Wednesday, December 30, 2020

Christmas park

Alexander found a blue shovel in the toy box a while ago and suddenly his greatest dream was to visit the sandbox. He carried that shovel around with him for days and I kept promising to take him...eventually...but we live in a city where even finding appropriately socially distanced outside time can be difficult. But the weather was rather nice in the few days before Christmas (before we were plunged into below-freezing weather) so I decided to take Zoë and Alexander to the park while the bigger kids did one of the segments of their Lord of the Rings marathon.

The kids were fine without jackets, but I felt a little chilly. I guess I should have run around more!

We weren't wearing masks when we first got to the park because we were the only ones there, but then another family arrived so we put our masks on while they were getting out of the car. Here are the kids swinging:

Zoë is getting very good at pumping on the swing, though she still needs a bit of a push to get things going. Alexander still likes the baby swing but is insisting on the big kid swing more and more.

Here they are running down the path—Zoë has a bubble wand and is leaving a trail of bubbles behind her for Alexander to pop (but the bubbles didn't really show up in this picture, so just know that's what they're doing here):

One of the paths has bench swings every so often and the kids like to race from swing to swing while we walk, so here they are "resting":

And here's Zoë starting up a bubble race again:

The sandbox (which is truly a volleyball pit) was occupied, so instead of playing there we went to a little strip of sand between the path and the pond. It's definitely not designed for playing in...but sometimes you have to work with what's available.

Alexander was happy he got to use his sand toys. Here he is bringing a "cupcake" over to me. I'm standing in the sun because it was a little too chilly for me in the shade. You may have noticed that I convinced Zoë to put on her sweater (because it was chilly in the shade), but Alexander kept refusing even though he was cold because he already had a sweater on.

Here he is crying his great, big alligator tears because Zoë was enjoying being the alpha child a little too much. She was bossing him around and not letting him use any toys and that was really hard.

He is the world's wettest crier! 

We stuck him in time out a few days ago. I can't remember why because he's honestly usually a very sweet boy. But sometimes he does things that are rather naughty. Like, sometimes he bites people still (usually only when he's very frustrated...but still not okay). Or sometimes he will...I honestly can't think of much that he does besides the occasional bite (he'll tease the cat too much?). But he's a typical child, you know? He does stuff that isn't thought all the way through—stuff that hurts people's feelings (or bodies). He must have done something very naughty to be put in time out because he honestly has only ever had, like, three time outs in his life. I think it was Andrew who sent him to stand in the corner of his office this particular day.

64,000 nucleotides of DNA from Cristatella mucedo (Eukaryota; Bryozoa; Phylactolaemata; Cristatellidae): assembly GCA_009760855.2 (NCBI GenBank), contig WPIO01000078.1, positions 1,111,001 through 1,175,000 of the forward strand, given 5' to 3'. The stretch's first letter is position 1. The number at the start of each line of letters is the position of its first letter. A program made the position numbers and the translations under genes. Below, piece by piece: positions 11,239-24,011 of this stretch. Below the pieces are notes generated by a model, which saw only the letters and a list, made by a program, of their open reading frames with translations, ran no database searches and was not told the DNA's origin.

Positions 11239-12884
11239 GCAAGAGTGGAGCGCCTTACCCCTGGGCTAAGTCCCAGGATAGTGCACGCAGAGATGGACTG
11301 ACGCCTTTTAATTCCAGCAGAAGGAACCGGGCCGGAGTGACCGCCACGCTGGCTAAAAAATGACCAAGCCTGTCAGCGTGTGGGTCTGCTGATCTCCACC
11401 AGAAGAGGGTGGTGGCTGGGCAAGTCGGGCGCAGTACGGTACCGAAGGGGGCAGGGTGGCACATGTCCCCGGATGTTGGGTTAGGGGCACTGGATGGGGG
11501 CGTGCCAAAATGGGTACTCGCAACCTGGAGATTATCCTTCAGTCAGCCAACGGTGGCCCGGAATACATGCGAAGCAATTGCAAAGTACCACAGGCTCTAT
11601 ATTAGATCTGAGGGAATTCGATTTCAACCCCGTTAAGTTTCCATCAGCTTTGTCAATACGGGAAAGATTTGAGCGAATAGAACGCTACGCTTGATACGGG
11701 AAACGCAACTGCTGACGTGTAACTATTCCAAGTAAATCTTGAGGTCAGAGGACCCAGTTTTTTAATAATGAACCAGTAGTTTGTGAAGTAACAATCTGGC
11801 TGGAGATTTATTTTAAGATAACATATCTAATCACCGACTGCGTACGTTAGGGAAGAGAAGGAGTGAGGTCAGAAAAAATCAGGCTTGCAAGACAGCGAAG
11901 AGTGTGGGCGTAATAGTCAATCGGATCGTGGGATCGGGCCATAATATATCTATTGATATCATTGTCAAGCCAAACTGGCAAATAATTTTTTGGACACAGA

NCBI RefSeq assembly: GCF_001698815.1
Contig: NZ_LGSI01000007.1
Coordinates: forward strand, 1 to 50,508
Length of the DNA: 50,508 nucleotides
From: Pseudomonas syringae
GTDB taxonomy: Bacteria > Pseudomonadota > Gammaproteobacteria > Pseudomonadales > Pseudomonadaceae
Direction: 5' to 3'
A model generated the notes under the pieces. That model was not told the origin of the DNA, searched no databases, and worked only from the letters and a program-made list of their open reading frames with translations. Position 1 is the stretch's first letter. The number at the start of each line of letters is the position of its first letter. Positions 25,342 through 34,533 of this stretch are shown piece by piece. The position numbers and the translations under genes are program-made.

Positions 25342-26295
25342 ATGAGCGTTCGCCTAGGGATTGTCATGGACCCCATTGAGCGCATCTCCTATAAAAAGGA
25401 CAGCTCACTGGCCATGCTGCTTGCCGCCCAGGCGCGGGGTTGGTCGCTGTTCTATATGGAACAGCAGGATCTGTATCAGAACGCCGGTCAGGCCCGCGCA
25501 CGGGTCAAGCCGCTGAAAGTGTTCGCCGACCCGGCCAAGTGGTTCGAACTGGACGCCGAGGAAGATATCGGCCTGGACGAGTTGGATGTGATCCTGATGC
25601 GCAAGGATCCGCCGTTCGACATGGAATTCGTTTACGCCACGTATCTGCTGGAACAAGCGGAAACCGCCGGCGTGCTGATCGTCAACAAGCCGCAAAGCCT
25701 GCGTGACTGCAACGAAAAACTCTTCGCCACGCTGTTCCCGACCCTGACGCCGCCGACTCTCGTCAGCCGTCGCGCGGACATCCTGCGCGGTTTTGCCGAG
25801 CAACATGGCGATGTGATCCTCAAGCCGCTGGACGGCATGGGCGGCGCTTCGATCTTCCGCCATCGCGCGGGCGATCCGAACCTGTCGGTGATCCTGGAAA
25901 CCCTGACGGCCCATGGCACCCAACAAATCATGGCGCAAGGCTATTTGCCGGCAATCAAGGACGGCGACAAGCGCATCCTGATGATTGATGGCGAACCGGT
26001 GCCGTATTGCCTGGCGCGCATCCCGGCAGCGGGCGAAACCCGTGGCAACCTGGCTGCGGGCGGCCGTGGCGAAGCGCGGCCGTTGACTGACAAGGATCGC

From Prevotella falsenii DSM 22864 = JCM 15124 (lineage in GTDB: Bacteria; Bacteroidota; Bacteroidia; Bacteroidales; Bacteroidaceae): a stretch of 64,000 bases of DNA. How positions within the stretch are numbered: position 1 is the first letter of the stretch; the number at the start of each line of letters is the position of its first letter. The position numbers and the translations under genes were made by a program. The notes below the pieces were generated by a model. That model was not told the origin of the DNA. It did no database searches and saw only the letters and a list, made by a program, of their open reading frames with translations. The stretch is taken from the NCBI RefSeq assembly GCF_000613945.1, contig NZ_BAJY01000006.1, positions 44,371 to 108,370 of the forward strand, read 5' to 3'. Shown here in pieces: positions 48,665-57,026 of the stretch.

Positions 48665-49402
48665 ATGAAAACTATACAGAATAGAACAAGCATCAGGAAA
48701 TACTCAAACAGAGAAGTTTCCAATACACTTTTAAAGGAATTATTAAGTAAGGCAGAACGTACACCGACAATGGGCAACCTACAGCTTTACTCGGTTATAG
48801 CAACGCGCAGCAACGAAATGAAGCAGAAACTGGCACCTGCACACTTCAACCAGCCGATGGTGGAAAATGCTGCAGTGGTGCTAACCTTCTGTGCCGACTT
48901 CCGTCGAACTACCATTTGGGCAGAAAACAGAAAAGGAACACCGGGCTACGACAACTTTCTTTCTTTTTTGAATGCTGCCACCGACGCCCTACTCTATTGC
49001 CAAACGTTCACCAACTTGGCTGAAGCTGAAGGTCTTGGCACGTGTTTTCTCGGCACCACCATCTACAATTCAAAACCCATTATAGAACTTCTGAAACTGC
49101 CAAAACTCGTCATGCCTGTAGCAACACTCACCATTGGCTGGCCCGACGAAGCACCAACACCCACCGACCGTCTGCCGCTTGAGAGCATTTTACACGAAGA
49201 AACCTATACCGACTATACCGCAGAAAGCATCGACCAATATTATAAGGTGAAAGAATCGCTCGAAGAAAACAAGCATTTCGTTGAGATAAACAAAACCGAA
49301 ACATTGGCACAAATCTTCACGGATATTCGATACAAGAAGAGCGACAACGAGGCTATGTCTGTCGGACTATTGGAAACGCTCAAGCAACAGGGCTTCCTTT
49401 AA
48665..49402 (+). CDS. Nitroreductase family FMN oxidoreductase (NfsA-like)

I came to find him because he was howling

When I walked into the office he rushed into my arms and began blubbering about everything that was wrong with the world. I didn't understand a word he said, but Andrew explained the problem, and I agreed that that behaviour was rather out of line, and he buried his head in my shoulder and weeped and wailed a while longer. My shoulder was rather wet when he was finished.

But what really got us was the wall! The wall had tears running down it on both sides of the corner, with little puddles forming on the floor. 

After we wiped Alexander's face clean we had to wipe up the wall, too, and it was just so funny! 

Anyway, here he is after I made Zoë give him one (1) sand toy (huge sacrifice on her part, I know (she even kept the blue shovel that started it all)):

We went on a quick walk around the pond before heading home and the kids found a ladybug (which is a normal activity for December round these parts (the Canadian side of me finds that rather baffling)):

Oh, look! Alexander got his shovel back. Apparently Zoë didn't want to carry it around; she just wanted to play with it. But that was alright with Alexander because he really just wanted to carry it around and wasn't terribly upset about not getting to dig with it.

Regarding bugs, I just have to say that one of the best things about winter in the south is the noticeable decrease in bugs. We still have things like mosquitoes and ladybugs (obviously) but so many things are hunkering down for the winter and we just aren't seeing them, which is nice because we have a lot of bugs! So like a lot of people, we have a bug company come spray every once and again, to help keep things under control. 

Once when our bug guy was over he started talking about mosquitoes and how he hoped they wouldn't be too bad this year but since we'd only had one good freeze they'd probably be rather numerous. If we get two good freezes that tends to kill them off, but one freeze won't do very much on its own. 

And, like, maybe he's right. Maybe the mosquitoes here are a different species (there are 100+ species of mosquitoes in North America) and they're wimpier than the mosquitoes up north. I mean, the trees here still drop their leaves in the fall when it's still, like, 80°F (26°C) out. Canadian trees wouldn't dare drop their leaves at 26°C! And Canadian mosquitoes don't care how many hard freezes try to finish them off—they always come back with a vengeance. 

So, we've had one hard freeze so far this winter (I mean, it was below zero (that's Celsius for "freezing") for like a full day). We'll see if we get a second one and if that translates to fewer mosquito bites in the spring...

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